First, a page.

III. DISCUSSION

         Mr. Slatten seeks to exclude all evidence "relating to alleged shooting and victims in Nisur Square after the shooting of the white Kia." 14-cr-107, ECF No. 716 at 1. He does not articulate particular pieces of evidence within that category of evidence, but rather argues that none of it is relevant to the single charge against him. He further contends that even if the evidence has some probative value, that value is outweighed by the prejudicial effect it will have on the jury. The Court disagrees. The evidence is in fact probative and the Court is unwilling to say that every piece of evidence within the category of evidence that Mr. Slatten seeks to exclude will be unfairly prejudicial.

         A. Relevance

         Under the Federal Rules of Evidence, "evidence is relevant if: (a) it has any tendency to make a fact more or less probable than it would be without the evidence; and (b) the fact is of consequence in determining the action." Fed.R.Evid. 401. "Relevant evidence is admissible" unless the Constitution, federal statute, the Federal Rules of Evidence, or rules prescribed by the Supreme Court, provide otherwise. Fed.R.Evid. 402. According to Mr. Slatten, evidence that other members of Raven 23 shot other individuals in Nisur Square after the shooting of Mr. Al Rubia'y in the white Kia-the single count Mr. Slatten is charged with-is irrelevant to his case. The government offers three theories of relevance, which the Court will address in turn.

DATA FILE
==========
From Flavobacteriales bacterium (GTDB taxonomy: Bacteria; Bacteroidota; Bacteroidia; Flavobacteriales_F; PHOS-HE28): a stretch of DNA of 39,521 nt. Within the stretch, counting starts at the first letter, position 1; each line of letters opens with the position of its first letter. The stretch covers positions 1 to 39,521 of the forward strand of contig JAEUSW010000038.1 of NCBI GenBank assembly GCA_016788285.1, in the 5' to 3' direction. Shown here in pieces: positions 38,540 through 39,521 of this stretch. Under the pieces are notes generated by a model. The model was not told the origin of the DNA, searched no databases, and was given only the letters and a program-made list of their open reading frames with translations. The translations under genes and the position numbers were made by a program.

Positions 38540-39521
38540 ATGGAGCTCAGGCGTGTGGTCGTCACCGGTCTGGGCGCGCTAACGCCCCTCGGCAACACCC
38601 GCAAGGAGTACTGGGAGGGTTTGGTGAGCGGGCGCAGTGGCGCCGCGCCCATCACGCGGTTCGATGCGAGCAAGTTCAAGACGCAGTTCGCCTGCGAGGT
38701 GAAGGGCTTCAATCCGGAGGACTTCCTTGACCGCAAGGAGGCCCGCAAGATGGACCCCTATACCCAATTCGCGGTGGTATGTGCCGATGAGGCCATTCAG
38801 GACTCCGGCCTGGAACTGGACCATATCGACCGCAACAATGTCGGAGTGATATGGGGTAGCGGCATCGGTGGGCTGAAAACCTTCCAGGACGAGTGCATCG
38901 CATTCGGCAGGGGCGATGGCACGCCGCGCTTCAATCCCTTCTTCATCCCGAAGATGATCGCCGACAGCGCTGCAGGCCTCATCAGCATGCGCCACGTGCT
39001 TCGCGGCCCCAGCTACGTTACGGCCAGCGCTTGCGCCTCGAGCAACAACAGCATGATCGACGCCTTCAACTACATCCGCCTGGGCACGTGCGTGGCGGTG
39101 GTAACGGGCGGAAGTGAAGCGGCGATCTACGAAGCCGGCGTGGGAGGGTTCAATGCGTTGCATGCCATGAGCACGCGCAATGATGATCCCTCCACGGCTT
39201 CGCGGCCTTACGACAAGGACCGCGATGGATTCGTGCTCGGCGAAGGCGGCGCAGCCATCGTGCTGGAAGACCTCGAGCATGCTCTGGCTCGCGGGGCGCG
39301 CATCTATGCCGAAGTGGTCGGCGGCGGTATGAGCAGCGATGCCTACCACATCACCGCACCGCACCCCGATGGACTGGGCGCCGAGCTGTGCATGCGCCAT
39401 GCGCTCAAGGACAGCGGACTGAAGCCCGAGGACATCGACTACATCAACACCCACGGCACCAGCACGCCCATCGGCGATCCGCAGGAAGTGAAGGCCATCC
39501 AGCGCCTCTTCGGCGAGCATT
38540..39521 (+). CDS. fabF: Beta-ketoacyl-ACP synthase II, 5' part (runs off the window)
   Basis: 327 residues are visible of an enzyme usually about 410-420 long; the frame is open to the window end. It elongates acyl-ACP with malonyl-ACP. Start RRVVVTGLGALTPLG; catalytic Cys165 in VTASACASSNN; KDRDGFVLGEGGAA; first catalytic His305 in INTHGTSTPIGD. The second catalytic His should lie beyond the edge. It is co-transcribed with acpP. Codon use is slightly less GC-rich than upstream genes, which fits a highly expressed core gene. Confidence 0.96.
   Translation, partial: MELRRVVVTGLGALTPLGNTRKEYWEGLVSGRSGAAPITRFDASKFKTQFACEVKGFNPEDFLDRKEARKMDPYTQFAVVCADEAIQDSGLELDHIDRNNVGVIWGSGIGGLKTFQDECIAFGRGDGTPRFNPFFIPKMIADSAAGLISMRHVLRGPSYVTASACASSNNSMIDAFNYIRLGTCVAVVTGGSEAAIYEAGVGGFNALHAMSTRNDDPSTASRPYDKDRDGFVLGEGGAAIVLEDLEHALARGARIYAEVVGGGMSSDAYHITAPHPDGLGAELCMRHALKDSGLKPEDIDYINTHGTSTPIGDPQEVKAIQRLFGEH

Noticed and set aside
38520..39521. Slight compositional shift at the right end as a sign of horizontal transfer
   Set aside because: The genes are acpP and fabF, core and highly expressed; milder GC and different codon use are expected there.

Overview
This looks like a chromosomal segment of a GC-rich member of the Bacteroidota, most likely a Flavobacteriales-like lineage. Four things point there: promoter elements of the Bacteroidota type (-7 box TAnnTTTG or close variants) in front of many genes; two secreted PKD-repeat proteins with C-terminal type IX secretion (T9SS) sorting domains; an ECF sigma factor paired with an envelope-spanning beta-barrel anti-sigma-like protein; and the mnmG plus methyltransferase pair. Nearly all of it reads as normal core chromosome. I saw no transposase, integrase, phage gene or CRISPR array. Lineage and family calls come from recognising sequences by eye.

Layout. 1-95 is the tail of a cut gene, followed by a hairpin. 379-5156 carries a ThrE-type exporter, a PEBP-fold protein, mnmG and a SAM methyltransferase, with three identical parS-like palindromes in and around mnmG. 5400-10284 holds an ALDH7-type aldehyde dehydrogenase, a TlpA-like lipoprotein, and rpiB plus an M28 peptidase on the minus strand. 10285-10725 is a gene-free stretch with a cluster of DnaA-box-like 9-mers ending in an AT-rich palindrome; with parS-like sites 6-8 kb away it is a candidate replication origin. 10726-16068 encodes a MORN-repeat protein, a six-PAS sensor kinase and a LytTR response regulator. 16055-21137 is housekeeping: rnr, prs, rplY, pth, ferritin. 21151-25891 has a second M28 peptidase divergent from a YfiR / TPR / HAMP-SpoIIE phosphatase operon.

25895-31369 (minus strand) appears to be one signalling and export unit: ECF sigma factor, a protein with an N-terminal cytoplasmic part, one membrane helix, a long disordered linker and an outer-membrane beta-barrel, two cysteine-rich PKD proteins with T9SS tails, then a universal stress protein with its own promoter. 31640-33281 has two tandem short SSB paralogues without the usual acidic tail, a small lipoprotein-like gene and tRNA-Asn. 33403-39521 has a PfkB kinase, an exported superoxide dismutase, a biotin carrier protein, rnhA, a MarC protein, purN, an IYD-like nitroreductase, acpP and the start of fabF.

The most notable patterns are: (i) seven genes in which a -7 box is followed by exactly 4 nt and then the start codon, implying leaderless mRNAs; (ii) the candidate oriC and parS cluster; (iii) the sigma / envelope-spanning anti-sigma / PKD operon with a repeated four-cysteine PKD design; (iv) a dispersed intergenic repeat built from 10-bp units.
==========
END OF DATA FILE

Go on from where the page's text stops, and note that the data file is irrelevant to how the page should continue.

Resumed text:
First, the government contends that "certain post-Kia evidence is probative of Defendant's premeditation and motive." ECF No. 730 at 5. To satisfy its burden on the charge in this case, the government must present evidence to prove that Mr. Slatten acted with premeditation. "[T]he government must introduce facts which provide proof beyond a reasonable doubt that a crime was committed not merely intentionally, in sustained frenzy or heat of passion, but with premeditation and deliberation." United States v. Peterson, 509 F.2d 408, 412 (D.C. Cir. 1974). A court can "entertain probative circumstantial evidence from which to infer premeditation and deliberation." Id. And proof of a defendant's motive "substantially reinforces the inference of premeditation and deliberation." Mills v. United States, 599 A.2d 775, 781 (D.C. 1991).

         Here, the government's theory is that "while traffic was at a standstill waiting for the Blackwater convoy to exit the Square, Slatten fired two shots from a sniper rifle into the Kia windshield, killing Al-Rubia'y instantly and setting into motion the day's horrific events." Slatten, 865 F.3d at 795. The government argues that Mr. Slatten's "motive for killing the Kia driver was, in part, to initiate the Raven 23 barrage that followed" and that the "[p]ost-Kia evidence about the subsequent onslaught of bullets and grenades is thus relevant evidence of Defendant's premeditation and deliberation." ECF No. 730 at 5. As the government did at the last trial, it plans to present evidence that Mr. Slatten disdained the Iraqi people, had a history of shooting Iraqis to instigate a broader conflict, and in fact encouraged other Blackwater members to engage in similar conduct. Moreover, the government will try and prove that once Mr. Slatten shot Mr. Al Rubia'y, he called attention to the subsequent ...